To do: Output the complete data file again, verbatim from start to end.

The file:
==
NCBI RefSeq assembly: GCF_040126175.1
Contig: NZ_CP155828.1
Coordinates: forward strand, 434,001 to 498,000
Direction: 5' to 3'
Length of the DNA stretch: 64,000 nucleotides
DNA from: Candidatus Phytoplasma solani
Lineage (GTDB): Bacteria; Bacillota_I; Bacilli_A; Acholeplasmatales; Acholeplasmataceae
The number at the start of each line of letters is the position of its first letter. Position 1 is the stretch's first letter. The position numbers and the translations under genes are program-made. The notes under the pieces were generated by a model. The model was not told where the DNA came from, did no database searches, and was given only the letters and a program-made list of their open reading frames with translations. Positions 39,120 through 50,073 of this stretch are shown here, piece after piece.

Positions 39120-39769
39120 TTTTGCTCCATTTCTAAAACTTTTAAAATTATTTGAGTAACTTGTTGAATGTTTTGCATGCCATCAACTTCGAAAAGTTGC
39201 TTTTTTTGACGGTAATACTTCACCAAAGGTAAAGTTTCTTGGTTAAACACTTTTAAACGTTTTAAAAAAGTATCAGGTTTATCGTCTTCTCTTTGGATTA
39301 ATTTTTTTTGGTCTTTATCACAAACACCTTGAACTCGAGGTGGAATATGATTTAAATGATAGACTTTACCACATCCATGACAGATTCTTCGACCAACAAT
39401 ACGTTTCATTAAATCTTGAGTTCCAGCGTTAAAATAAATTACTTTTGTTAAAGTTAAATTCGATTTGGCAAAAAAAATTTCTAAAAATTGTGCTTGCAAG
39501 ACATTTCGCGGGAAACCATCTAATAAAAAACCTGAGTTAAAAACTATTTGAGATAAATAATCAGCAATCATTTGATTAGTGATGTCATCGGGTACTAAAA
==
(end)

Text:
NCBI RefSeq assembly: GCF_040126175.1
Contig: NZ_CP155828.1
Coordinates: forward strand, 434,001 to 498,000
Direction: 5' to 3'
Length of the DNA stretch: 64,000 nucleotides
DNA from: Candidatus Phytoplasma solani
Lineage (GTDB): Bacteria; Bacillota_I; Bacilli_A; Acholeplasmatales; Acholeplasmataceae
The number at the start of each line of letters is the position of its first letter. Position 1 is the stretch's first letter. The position numbers and the translations under genes are program-made. The notes under the pieces were generated by a model. The model was not told where the DNA came from, did no database searches, and was given only the letters and a program-made list of their open reading frames with translations. Positions 39,120 through 50,073 of this stretch are shown here, piece after piece.

Positions 39120-39769
39120 TTTTGCTCCATTTCTAAAACTTTTAAAATTATTTGAGTAACTTGTTGAATGTTTTGCATGCCATCAACTTCGAAAAGTTGC
39201 TTTTTTTGACGGTAATACTTCACCAAAGGTAAAGTTTCTTGGTTAAACACTTTTAAACGTTTTAAAAAAGTATCAGGTTTATCGTCTTCTCTTTGGATTA
39301 ATTTTTTTTGGTCTTTATCACAAACACCTTGAACTCGAGGTGGAATATGATTTAAATGATAGACTTTACCACATCCATGACAGATTCTTCGACCAACAAT
39401 ACGTTTCATTAAATCTTGAGTTCCAGCGTTAAAATAAATTACTTTTGTTAAAGTTAAATTCGATTTGGCAAAAAAAATTTCTAAAAATTGTGCTTGCAAG
39501 ACATTTCGCGGGAAACCATCTAATAAAAAACCTGAGTTAAAAACTATTTGAGATAAATAATCAGCAATCATTTGATTAGTGATGTCATCGGGTACTAAAA